Family fortunes across Asia take a beating from $143b Reit rout

  • AseanPlus News
  • Thursday, 09 Apr 2020

The showroom of SingHaiyi Group’s condominium development, The Gazania and The Lilium, in April last year. The group invests in commercial and residential properties in Singapore and has expanded to the US and Australia.PHOTO: LIANHE ZAOBAO

SINGAPORE, April 9, Bloomberg - The Tangs are a classic Singapore power couple.

Mr Gordon Tang, a former professional windsurfer and avid sailor, and his wife Celine moved here from China in the 1990s, founded trading firm Tang Dynasty and then established a real estate empire.

Their SingHaiyi Group invests in commercial and residential properties in the island state and has expanded to the United States and Australia.

Mr Neil Bush, brother of former US president George W. Bush, is on the board, where Mrs Tang serves as group managing director.

Then the coronavirus pandemic hit. The value of its holdings in four real estate investment trusts (Reits) has dropped by over US$300 million (S$428 million) this year, according to data compiled by Bloomberg.

These include a stake in Suntec Reit, owner of One Raffles Quay, and OUE Commercial Reit, which has properties across Singapore and Shanghai.

Another of their investments - Eagle Hospitality Trust - suspended trading last month after Bank of America demanded immediate repayment of a US$341 million loan.

The pandemic and the drastic containment measures have roiled Reits, long considered a safe haven because of their high yields and prosperous property markets.

The 249 Reits trading on stock exchanges across the Asia-Pacific region have posted an average decline of 25 per cent this year, wiping US$100 billion (S$143 billion) from their market value.

"Due to Covid-19, the cash flow of various businesses has been disrupted and that could in turn put some pressure on rental income," said Ms Christine Li, head of research for Singapore and South-east Asia at Cushman & Wakefield.

"Yet, it's still too early to assess how various landlords, particularly the retail landlords, will be impacted in the short term."

The Tangs declined to comment.

They are far from the only wealthy clan to take a hit from the coronavirus crisis and its impact on real estate. The pain is global.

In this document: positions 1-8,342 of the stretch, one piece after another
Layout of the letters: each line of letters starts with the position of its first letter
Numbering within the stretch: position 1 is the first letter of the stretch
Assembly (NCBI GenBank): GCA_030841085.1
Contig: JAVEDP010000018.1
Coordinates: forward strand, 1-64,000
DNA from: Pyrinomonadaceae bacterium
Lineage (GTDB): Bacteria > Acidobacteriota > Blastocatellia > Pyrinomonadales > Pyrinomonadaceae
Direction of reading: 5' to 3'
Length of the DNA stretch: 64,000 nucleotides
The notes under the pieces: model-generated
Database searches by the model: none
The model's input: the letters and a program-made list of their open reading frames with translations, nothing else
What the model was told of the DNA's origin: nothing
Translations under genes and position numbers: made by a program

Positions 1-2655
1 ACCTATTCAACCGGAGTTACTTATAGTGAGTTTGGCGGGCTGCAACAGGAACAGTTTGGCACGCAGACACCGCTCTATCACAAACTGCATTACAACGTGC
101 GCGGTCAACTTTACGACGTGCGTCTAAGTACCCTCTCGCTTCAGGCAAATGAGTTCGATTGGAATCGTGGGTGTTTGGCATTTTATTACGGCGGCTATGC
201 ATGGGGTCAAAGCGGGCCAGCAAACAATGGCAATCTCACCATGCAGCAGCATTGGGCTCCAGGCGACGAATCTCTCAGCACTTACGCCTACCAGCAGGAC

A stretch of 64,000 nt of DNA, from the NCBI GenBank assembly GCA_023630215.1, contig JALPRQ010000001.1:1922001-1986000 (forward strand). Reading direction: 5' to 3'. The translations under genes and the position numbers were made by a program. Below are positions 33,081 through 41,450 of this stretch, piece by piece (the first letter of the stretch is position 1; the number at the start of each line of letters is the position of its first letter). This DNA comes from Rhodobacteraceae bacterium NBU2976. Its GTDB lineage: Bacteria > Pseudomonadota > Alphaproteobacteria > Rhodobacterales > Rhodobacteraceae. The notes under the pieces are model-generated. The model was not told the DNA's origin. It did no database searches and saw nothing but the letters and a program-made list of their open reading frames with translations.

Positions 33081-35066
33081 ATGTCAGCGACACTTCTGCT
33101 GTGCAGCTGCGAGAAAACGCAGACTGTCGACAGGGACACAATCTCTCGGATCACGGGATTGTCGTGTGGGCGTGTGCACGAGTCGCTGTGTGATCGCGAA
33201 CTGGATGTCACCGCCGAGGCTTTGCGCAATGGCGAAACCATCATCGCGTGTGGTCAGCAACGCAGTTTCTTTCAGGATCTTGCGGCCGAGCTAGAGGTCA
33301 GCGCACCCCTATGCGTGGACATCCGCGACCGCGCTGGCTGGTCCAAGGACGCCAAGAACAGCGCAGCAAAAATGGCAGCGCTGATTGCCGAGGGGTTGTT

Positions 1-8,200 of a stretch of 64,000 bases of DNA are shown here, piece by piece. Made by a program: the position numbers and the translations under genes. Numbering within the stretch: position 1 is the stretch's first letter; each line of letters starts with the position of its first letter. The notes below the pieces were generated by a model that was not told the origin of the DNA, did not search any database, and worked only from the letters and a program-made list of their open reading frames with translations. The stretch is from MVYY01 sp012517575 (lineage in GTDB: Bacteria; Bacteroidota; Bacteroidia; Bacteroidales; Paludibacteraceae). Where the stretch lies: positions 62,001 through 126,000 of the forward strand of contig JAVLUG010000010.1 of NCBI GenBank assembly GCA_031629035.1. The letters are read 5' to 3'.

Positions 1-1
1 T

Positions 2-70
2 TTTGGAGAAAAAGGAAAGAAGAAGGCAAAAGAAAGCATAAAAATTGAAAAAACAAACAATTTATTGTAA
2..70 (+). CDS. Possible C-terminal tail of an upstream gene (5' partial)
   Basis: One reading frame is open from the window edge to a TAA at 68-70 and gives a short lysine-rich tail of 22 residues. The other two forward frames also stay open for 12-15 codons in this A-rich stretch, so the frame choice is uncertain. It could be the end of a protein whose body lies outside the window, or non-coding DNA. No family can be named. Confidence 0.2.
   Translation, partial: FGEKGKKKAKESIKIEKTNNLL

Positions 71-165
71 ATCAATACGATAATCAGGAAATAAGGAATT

US Reits have tumbled as stay-at-home orders threaten shopping malls, hotels and office buildings, as well as mortgage payments.

Thailand's richest person, Mr Charoen Sirivadhanabhakdi, who controls retail and real estate conglomerate TCC Group, has lost US$7.5 billion this year from his fortune and is now worth about US$12.1 billion, according to the Bloomberg Billionaires Index.

That is in part because of investments in Reits, including Frasers Hospitality Trust.

Singapore's Ng family, worth US$14 billion and behind property developer Far East Organization, is down more than US$250 million after stock in Far East Hospitality Trust fell 43 per cent.

Chinese tycoon Tong Jinquan, meanwhile, has seen the value of his holdings in five Singapore-listed Reits, including ESR-Reit and IReit Global, drop by more than US$358 million this year. The loss comes after he sold a substantial stake in IReit Global earlier this week to investors including Tikehau Capital and City Developments.

Singapore Reits, which offer the region's highest yields, may be hit harder by the pandemic than the 2008 financial crisis, according to Jefferies Financial Group.

The nation has enacted some of the toughest measures globally to combat the pandemic, including curbing all social gatherings in private and public spaces.

Still, Mrs Tang was of the view that real estate is more than just an investment, and one that will not go away.

"It's everyone's dream to own his or her own home - this is something tangible that lasts," she said in an interview published by The Straits Times last year.

"For some, it marks a coming-of-age milestone and creates a sense of belonging. This is why property ownership is a long-term trend that will never die out." BLOOMBERG

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